The battle over federal and local marijuana laws played out Thursday on the streets of Washington, D.C.
U.S. Capitol police arrested four pot-legalization advocates on federal charges of possessing and distributing marijuana. The group was handing out free joints to interested congressional staffers, federal employees and curious tourists on a city-owned sidewalk across the street from the U.S. Capitol.
Possessing up to 2 ounces of pot is legal in the District of Columbia as long as it’s not on federal property. City law also allows distribution of marijuana up to an ounce as long as money isn't exchanged.
Organizer Adam Eidinger said the protesters are calling on Congress to vote on an amendment that would prohibit the federal government from interfering with state and local laws legalizing the drug. He said he was surprised by the arrests.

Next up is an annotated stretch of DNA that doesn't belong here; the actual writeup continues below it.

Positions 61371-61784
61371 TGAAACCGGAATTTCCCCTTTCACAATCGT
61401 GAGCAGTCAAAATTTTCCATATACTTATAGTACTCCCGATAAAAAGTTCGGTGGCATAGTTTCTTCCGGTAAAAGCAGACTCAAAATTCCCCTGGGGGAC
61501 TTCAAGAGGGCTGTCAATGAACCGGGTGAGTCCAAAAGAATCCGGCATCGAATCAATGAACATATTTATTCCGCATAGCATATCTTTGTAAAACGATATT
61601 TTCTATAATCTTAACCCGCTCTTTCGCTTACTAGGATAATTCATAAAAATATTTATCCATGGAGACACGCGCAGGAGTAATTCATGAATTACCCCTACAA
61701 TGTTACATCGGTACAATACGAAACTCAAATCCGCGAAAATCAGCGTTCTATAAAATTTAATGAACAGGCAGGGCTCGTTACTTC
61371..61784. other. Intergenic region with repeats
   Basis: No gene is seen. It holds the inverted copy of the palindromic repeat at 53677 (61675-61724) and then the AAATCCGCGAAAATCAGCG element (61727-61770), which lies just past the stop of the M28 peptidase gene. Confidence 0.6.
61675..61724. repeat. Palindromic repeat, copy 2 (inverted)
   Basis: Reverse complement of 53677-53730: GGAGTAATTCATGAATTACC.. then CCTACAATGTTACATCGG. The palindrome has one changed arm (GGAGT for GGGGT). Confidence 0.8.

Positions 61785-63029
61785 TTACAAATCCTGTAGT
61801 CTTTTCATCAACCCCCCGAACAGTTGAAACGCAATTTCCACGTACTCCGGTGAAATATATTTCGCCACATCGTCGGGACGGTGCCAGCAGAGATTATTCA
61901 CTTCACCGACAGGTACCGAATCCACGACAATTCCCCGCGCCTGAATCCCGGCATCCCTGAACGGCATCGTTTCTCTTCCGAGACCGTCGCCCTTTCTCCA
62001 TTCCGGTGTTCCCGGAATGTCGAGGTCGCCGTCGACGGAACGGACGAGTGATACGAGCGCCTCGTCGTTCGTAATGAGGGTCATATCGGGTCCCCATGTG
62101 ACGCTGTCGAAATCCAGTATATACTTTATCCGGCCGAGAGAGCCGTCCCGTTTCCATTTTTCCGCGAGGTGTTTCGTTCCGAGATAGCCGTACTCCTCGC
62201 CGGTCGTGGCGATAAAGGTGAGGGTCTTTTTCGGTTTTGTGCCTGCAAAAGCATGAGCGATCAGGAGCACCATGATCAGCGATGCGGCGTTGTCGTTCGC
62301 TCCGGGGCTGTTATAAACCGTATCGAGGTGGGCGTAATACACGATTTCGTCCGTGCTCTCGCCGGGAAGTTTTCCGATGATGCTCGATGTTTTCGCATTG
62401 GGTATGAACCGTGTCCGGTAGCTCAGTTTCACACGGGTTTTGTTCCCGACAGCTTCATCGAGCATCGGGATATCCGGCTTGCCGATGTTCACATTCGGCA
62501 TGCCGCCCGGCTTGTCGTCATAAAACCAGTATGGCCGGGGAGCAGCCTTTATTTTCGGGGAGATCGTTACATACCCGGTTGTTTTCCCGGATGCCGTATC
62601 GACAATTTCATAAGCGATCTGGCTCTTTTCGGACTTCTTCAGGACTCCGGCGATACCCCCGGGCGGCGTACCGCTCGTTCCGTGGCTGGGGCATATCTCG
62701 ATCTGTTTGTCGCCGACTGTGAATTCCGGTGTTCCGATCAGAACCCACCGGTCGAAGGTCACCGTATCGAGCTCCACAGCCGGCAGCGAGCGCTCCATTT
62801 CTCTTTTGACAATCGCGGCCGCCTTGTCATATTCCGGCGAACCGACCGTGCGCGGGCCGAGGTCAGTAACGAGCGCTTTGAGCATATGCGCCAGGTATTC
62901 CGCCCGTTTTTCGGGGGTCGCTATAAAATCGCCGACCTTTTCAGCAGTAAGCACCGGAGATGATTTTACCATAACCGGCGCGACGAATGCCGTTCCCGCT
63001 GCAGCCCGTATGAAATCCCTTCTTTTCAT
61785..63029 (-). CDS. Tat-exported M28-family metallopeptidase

“We're going to have to regroup right now and decide what to do, but this was not expected,” Eidinger said after four of his volunteers were led away in handcuffs. “This is a lawful place to give away cannabis because it’s D.C. land."
The Trump administration has a different view on the legalization of marijuana. Attorney General Jeff Sessions and Homeland Security Secretary John Kelly reiterated this week that possessing marijuana is against federal law.
“Until law is changed by the United States Congress, we in DHS along with the rest of the federal government, are sworn to uphold all the laws that are on the books,” Kelly said.
One of the volunteers led away by police was RachelRamone Donlan. Before her arrest, the Boston native said she was protesting because she’s worried about the Trump administration's vow to fight pot legalization.
“I’m concerned about what the federal government's going do,” Donlan said. “I’m worried about Massachusetts and the states’ rights.”
The organizers do not expect this to be the last showdown with the federal government. Advocates plan to light up joints on the steps of the U.S. Capitol next week.